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Living in Taiwan

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Getting Around

Taiwan has plenty of ways to get from A-B that are readily available, clean, safe, and easy to navigate. They also come in a variety of speeds and prices. Not knowing any Mandarin won’t be a problem but a little xie xie always goes a long way!

Taipei, Kaohsiung (and soon Taichung) all have excellent Mass Rapid Transit (MRT) systems that run from 6am-12am, with a one-way trip costing NT$10-40. All signage includes English and tourist spots are clearly indicated at each exit. Busses are even cheaper, around NT$15 for a one-way trip in the city, and can be paid for using your MRT card.

City to city trips will cost a little more, with busses, trains, and the High Speed Rail (HSR) all being an option. The HSR will get you from Taipei in the north to Kaohsiung in the south for NT$1500 in roughly 2 hours, with stops in all the major cities.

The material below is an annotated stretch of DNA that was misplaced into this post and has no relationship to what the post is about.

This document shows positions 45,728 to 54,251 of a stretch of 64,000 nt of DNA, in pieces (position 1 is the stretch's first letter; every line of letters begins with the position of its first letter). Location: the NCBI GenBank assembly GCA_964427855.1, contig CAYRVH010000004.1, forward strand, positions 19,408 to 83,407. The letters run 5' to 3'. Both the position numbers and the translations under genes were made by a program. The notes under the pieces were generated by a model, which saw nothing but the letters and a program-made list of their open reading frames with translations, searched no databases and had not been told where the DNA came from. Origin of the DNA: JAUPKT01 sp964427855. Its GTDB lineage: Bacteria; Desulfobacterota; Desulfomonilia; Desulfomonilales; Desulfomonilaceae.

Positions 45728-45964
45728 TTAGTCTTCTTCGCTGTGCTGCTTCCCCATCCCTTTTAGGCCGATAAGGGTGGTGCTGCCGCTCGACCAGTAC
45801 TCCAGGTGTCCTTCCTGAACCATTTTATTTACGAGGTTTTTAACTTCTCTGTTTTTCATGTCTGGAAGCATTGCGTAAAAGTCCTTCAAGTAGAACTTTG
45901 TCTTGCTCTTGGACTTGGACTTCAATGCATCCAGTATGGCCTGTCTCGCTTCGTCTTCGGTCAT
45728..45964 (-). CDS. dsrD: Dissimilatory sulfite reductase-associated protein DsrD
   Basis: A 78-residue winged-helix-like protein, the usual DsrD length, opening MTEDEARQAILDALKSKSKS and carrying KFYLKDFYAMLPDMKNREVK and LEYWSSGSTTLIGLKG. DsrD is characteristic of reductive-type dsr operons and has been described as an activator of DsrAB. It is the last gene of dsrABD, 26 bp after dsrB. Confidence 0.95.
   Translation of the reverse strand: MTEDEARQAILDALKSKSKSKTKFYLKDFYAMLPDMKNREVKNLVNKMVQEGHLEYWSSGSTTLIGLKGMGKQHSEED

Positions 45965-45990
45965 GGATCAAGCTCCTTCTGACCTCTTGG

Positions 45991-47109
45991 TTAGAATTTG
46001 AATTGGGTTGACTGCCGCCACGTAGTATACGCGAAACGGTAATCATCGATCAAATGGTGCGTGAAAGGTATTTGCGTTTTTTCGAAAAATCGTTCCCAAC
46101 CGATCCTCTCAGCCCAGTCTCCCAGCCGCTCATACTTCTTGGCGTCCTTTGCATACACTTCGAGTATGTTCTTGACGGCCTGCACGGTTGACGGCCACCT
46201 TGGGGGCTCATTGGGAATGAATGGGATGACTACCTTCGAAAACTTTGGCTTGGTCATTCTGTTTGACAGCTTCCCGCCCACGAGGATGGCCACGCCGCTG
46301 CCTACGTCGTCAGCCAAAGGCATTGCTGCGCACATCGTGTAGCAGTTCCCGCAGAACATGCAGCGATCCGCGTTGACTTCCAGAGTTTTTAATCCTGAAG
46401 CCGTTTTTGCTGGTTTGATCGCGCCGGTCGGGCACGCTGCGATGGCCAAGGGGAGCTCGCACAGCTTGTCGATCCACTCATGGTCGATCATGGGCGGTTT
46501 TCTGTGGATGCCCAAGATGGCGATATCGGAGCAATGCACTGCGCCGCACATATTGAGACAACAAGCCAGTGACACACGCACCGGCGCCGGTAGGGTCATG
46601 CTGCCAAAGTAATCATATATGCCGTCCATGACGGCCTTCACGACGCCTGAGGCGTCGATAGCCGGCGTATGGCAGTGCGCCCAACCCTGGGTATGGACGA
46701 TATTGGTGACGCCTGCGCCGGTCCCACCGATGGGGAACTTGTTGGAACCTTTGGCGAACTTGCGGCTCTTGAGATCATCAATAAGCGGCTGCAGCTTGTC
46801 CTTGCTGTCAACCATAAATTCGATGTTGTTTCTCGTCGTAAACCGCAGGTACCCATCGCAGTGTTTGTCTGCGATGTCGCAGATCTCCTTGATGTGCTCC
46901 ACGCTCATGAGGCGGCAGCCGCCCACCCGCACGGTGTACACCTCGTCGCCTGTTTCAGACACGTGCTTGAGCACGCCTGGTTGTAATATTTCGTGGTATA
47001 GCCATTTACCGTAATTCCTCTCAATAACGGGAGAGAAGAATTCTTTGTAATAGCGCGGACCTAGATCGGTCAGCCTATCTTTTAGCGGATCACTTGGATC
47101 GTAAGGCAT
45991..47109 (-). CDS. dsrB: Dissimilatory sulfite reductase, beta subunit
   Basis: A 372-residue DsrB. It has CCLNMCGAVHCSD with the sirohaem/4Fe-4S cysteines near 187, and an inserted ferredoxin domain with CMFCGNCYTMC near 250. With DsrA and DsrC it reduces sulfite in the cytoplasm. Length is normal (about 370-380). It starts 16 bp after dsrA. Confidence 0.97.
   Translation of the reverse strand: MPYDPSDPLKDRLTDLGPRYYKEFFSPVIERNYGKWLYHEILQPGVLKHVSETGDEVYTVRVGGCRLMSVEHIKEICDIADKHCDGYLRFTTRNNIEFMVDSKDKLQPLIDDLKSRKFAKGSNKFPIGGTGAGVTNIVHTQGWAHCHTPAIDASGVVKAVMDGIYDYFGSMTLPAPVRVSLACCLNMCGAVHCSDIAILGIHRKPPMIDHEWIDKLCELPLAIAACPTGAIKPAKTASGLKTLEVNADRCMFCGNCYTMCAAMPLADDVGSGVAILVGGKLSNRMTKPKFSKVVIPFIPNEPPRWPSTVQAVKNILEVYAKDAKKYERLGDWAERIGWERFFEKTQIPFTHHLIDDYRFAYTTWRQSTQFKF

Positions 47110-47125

Taxis are abundant but may require some Mandarin (written or spoken). If you’re unable to do that, Uber operates in most cities throughout Taiwan.

Simple as it may be, Shane English School still provides airport pick up and transport to your arrival hotel to ensure all new teachers have a smooth and hassle-free arrival in Taiwan.

Grabbing A Bite To Eat

Taiwan has no shortage of food options. From gourmet hamburgers and deep dish pizza to chicken feet and the infamous stinky tofu - food in Taiwan is a food adventure in itself.

In fact, restaurants and food stalls are so abundant that many apartments forego having a kitchen at all. Breakfast, lunch and dinner can usually be found within a stone’s throw of your apartment, and the low price of local food makes cooking at home the more expensive option.

Breakfast shops cooking the likes of bacon and egg sandwiches (NT40) and Taiwanese egg rolls (NT$30) can be found in every neighbourhood, while local buffet-style restaurants can provide a healthy mix of meat and veg for lunch (NT$120-180).

In the bigger cities you’ll find restaurants serving cuisines from all corners of the globe, but once you start exploring the local food you’ll find there are loads of tasty treats to be discovered at half the price of what you pay at western-style restaurants, leaving your stomach full and your and your bank account healthy!

Getting An Apartment